Blue Byline

A cop's perspective of the news and South Sound matters

Solving cold cases puts value on human life

Post by Brian O'Neill on Aug. 21, 2011 at 11:04 pm with No Comments »
August 22, 2011 10:12 am

“Because the needs of the one outweigh the needs of the many.” Captain James T. Kirk

I have found this memorable quote, from the 1984 movie “The Wrath of Khan”, to be more meaningful than a simple line in a banal Star Trek film. It is an important reason why I spend my days (and sometimes nights) as a cop.

The justice system in which I work operates as a logical, one-size fits all system. But in the chaotic realm known as reality, many of the problems simply don’t fit. One such problem–how to deal with unsolved homicides.

From the logical standpoint, the needs of the community at large outweigh the concerns of the few. Or the one.

But if we adhere to this point of view, we fail to acknowledge the value of human life. And so we fail ourselves.

It has become too easy to overlook a single death when our daily news is filled with examples of rampant violence, such as busloads of drug cartel victims hacked to pieces, open air markets attacked by suicide bombers and an endless stream of serial killer’s victims popping up on TV and in newsprint.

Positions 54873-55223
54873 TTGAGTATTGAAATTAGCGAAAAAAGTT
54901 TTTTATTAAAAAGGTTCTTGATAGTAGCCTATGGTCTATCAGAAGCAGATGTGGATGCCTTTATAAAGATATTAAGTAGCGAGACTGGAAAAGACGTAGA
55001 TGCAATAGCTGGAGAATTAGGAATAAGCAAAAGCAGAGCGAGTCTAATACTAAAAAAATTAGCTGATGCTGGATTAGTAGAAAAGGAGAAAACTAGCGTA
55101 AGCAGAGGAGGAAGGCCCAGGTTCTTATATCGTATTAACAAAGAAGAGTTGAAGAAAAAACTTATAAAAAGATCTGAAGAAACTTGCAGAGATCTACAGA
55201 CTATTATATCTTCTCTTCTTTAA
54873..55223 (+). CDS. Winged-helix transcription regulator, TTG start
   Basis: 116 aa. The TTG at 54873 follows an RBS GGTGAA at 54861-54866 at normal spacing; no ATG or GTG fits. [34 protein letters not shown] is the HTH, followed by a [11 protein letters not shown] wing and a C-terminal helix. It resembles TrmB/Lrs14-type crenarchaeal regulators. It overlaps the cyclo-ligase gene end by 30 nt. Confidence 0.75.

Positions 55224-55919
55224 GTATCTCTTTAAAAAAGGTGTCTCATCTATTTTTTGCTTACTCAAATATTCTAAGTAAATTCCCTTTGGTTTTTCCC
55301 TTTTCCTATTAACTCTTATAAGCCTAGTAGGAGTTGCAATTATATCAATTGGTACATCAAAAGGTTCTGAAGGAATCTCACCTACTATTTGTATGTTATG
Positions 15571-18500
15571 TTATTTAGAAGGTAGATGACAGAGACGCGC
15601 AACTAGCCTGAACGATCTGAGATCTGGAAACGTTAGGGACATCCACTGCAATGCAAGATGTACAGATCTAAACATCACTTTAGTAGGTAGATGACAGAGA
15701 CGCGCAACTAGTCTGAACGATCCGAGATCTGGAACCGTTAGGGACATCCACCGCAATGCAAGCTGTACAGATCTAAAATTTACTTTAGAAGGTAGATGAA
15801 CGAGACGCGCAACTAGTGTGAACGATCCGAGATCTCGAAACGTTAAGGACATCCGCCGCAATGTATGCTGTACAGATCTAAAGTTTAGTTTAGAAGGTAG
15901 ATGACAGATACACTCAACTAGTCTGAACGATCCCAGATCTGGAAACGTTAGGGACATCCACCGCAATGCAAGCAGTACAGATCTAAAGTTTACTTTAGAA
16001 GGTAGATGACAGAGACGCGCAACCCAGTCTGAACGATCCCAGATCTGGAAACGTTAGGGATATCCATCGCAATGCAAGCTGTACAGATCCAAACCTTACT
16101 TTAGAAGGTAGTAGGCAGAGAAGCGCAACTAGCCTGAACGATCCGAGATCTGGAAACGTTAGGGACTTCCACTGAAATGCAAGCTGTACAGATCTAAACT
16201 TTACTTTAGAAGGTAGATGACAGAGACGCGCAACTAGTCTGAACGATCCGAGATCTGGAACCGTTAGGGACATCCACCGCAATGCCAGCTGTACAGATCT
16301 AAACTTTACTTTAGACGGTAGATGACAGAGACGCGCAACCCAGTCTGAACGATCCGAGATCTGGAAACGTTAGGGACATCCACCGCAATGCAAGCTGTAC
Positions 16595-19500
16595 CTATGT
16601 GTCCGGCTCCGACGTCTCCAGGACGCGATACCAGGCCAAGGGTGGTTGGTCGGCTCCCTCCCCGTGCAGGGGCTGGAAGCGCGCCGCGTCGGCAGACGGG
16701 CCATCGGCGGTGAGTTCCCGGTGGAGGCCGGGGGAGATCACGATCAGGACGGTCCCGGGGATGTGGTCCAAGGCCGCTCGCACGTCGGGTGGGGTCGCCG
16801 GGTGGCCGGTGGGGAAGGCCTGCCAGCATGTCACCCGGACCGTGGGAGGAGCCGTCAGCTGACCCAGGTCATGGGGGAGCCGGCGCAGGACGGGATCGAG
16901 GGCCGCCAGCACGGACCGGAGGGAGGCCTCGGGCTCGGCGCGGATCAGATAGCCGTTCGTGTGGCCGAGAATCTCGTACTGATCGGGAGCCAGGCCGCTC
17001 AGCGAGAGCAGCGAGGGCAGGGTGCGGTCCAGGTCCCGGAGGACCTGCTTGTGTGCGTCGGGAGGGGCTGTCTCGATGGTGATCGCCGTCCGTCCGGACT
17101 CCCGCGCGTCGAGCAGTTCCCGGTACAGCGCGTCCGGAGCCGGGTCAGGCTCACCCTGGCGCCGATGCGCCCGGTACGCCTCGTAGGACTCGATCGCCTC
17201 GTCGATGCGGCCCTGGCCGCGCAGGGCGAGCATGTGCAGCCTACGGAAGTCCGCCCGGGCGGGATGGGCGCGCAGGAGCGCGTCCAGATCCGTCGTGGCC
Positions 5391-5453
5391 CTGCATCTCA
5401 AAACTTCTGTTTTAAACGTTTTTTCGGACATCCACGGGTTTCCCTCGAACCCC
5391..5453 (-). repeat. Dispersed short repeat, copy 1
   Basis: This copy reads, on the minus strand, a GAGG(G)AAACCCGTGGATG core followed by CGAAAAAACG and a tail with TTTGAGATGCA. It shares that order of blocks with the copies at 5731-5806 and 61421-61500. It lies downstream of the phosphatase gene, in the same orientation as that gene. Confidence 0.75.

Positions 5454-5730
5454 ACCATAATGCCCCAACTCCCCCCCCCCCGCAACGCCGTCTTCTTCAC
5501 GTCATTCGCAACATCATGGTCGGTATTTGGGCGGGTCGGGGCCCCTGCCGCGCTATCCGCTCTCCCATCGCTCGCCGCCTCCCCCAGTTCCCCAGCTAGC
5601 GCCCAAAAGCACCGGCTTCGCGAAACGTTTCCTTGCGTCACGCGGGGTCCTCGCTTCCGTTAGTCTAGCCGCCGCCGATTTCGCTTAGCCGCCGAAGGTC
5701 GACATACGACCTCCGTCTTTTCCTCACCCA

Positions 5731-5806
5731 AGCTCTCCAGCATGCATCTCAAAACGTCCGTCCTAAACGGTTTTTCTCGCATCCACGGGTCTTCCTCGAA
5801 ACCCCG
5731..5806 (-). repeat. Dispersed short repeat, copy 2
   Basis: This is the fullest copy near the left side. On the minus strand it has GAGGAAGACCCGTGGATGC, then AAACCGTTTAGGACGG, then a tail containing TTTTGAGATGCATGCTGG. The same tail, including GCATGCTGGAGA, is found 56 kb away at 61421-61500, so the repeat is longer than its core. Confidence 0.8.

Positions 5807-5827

Over time such images make many of us numb to the horrific plight of victims who were once vital and fully alive individuals before they became known simply by a legal term. To the disconnected among us, they become as ethereal as the faded newsprint.

Though our society has become increasingly immune to scenes of homicidal violence, the criminal justice system has not. Our laws and our courts place a great value on the lives of victims, even those who perished years ago. These unsolved homicides, known as cold cases, can be decades old, but the police and prosecutors who spend time, energy and resources on cold case homicides do far more than seek justice for victims’ families.

Their efforts on behalf of the solitary victim acknowledge the value of each life.

Because the detectives work, as part historian and part investigator, sometimes churn up a great deal of collective public memory, news agencies sometimes revisit cold cases (such as the story of 14 year-old Misty Copsey,  Trib (8/21)). This collaboration between journalists and law enforcement will hopefully lead to her killer.

It is true that there are many other crimes in our community, and many people needing help from the limited resources of our criminal justice system. But seeking justice for a lone victim of homicide, whose memory may only exist on a worn death certificate, can outweigh the needs of the many.

It is a noble way in which to acknowledge the value of human life.

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